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The Gulf Between Rhetoric and Reality

By Dan Froomkin
Special to washingtonpost.com
Friday, September 2, 2005 1:51 PM

On his tour of the devastated Gulf Coast today, President Bush runs smack into another kind of gulf -- one between what his administration says it is doing and what the American public is watching on television.

Will he show true compassion, comprehension and leadership today by wading -- literally and figuratively -- among those who are still suffering? Or will it be a series of hermetically sealed photo ops?

Bush is under intense pressure to refute the growing criticism that his reaction to the disaster has been lackadaisical and ineffective. What's not clear is whether that means his aides will abandon their typically meticulous approach to stage-managing every presidential appearance -- or whether, in fact, they will embrace it more than ever.

Stay tuned.

So Far Today

In his first public appearance today, on the White House lawn , Bush acknowledged for the first time: "The results are not acceptable."

He then headed off to Mobile, Ala., his first stop.

"I'm looking forward to my trip down there, and looking forward to thanking those on the ground, and looking forward to assure people that we'll get on top of this situation and we're going to help people that need help," he said in Washington.

But somewhere along the way Bush apparently decided to sound a little more glum about his outing.

"I'm not looking forward to this trip," he said in Mobile.

Bush in a Pinch

Matthew Cooper writes in Time: "September 11, 2001 is remembered as Bush's finest hour but of course the day was anything but. He sat frozen in a Florida school after being informed of the attack, flew around the country, at first sending Karen Hughes to reassure a worried nation before he made a statement from an Air Force base while a macho Donald Rumsfeld helped carry stretchers out of a burning Pentagon. By the time Bush got back to the Oval Office that night to address the nation, his response had paled compared to that of Rudolph Giuliani. . . .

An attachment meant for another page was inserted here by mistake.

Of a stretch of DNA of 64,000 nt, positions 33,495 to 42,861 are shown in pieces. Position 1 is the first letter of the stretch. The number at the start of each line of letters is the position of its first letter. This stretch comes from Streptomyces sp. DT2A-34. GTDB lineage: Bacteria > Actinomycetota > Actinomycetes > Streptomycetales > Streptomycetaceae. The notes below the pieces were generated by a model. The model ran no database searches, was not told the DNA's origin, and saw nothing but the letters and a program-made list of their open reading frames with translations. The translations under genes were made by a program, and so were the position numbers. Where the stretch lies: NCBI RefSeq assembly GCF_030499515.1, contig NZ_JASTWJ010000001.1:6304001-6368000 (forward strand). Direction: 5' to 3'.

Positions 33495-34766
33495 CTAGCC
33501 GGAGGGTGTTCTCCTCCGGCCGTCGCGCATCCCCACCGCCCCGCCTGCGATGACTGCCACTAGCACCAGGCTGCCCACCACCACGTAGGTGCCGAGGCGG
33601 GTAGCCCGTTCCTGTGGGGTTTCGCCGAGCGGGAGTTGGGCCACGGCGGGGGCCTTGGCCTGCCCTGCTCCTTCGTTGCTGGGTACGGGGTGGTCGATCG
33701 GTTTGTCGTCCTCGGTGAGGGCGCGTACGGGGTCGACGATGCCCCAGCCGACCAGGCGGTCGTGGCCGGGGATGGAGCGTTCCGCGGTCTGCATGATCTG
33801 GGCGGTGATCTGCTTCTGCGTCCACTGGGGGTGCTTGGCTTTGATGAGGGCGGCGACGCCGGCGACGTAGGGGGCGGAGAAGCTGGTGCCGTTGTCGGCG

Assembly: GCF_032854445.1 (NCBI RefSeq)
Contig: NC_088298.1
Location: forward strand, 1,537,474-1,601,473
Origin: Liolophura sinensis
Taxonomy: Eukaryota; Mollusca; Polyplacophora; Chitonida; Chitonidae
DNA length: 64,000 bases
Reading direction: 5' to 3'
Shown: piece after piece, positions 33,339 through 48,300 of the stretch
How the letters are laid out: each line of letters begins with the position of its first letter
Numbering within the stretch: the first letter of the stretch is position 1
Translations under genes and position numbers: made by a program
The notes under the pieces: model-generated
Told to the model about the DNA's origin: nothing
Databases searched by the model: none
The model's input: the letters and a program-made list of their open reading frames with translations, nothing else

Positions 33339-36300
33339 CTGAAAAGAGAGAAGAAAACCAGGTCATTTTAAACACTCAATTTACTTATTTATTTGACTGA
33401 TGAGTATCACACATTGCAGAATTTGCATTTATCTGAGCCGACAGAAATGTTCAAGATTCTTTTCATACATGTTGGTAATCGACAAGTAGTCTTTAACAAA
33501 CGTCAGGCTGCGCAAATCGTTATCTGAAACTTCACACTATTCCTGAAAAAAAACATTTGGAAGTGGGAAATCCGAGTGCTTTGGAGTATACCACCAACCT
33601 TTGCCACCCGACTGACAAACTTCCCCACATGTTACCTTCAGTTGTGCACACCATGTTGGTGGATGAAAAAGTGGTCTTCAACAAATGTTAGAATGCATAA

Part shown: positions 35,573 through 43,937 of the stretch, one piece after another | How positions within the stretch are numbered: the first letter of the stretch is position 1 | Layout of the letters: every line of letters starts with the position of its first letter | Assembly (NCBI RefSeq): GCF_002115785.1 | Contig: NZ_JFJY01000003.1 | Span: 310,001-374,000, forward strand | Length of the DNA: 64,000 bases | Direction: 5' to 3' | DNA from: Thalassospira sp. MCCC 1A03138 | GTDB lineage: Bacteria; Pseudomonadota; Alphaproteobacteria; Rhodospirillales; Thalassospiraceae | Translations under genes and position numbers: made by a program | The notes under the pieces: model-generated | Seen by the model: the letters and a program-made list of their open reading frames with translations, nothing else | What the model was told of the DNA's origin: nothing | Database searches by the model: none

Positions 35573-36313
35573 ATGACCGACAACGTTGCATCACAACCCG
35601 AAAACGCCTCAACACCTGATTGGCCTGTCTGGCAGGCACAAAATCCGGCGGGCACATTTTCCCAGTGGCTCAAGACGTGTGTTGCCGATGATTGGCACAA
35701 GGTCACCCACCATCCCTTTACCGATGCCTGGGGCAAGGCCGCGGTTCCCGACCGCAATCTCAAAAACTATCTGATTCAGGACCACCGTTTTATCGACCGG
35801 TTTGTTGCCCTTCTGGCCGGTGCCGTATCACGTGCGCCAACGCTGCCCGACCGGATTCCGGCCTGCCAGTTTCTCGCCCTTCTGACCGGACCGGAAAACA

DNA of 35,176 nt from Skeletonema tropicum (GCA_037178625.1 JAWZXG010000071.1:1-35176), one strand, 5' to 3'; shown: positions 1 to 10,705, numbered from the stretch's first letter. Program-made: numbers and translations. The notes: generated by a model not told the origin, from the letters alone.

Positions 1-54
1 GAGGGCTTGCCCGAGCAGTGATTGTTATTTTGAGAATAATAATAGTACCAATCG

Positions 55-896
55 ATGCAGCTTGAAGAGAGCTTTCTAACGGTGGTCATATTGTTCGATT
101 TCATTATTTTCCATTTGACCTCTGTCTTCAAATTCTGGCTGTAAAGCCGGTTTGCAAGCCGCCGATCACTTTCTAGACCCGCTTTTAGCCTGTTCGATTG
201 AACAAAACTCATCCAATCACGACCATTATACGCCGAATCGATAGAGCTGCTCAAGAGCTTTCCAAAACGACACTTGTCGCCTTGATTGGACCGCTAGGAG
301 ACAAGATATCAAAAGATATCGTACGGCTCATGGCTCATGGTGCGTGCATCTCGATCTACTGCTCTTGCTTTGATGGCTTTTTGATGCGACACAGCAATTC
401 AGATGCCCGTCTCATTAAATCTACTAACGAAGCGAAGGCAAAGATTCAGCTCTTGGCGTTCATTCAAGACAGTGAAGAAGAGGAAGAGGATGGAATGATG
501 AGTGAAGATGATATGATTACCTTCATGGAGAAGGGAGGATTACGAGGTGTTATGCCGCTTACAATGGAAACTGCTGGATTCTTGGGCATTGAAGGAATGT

"This time, Bush has been just as flatfooted. He couldn't seem to break off his schedule in San Diego, where he was commemorating the 60th anniversary of the Allied victory over Japan, while New Orleans filled like a bathtub. His remarks to the country from the Rose Garden yesterday about the Katrina disaster seemed oddly terse; his litany of aid meaningless without context. . . . And his interview with Diane Sawyer of ABC News seemed weirdly out of touch. His smirk came back . . . [he] said things that seemed patently out of touch, including the now-infamous remark that no one could have foreseen the levee breaking. His inability to see any moral distinction between those who steal water and those who loot TV sets seemed odd. . . .

"The Battle of New Orleans may yet be a cataclysmic event that scuttles Bush's political agenda. . . . But Bush's career is all about people underestimating him and it would be a mistake to do so this time."

Indeed, Elisabeth Bumiller writes in the New York Times that the White House thinks the political furor may backfire against Bush's critics.

" 'Seventy-two hours into this, to be openly posturing about this, to be attacking the president, is not only despicable and wrong, it's not politically smart,' said one White House official who asked not to be named because he did not want to be seen as talking about the crisis in political terms. 'Normal people at home understand that it's not the president who's responsible for this, it's the hurricane. This will get better, hour by hour and day by day.' "

About the Slow Response

Jim VandeHei and Peter Baker write in The Washington Post that "a growing number of Democrats are pointing to stalled relief efforts, substandard flood protection systems and the slow pace of getting military personnel to the hardest-hit areas as evidence of a distracted government.

" 'It is hard to say, but it is true: There was a failure by [Bush] to meet the responsibility here,' said Sen. Kent Conrad (D-N.D.). 'Somebody needs to say it.' "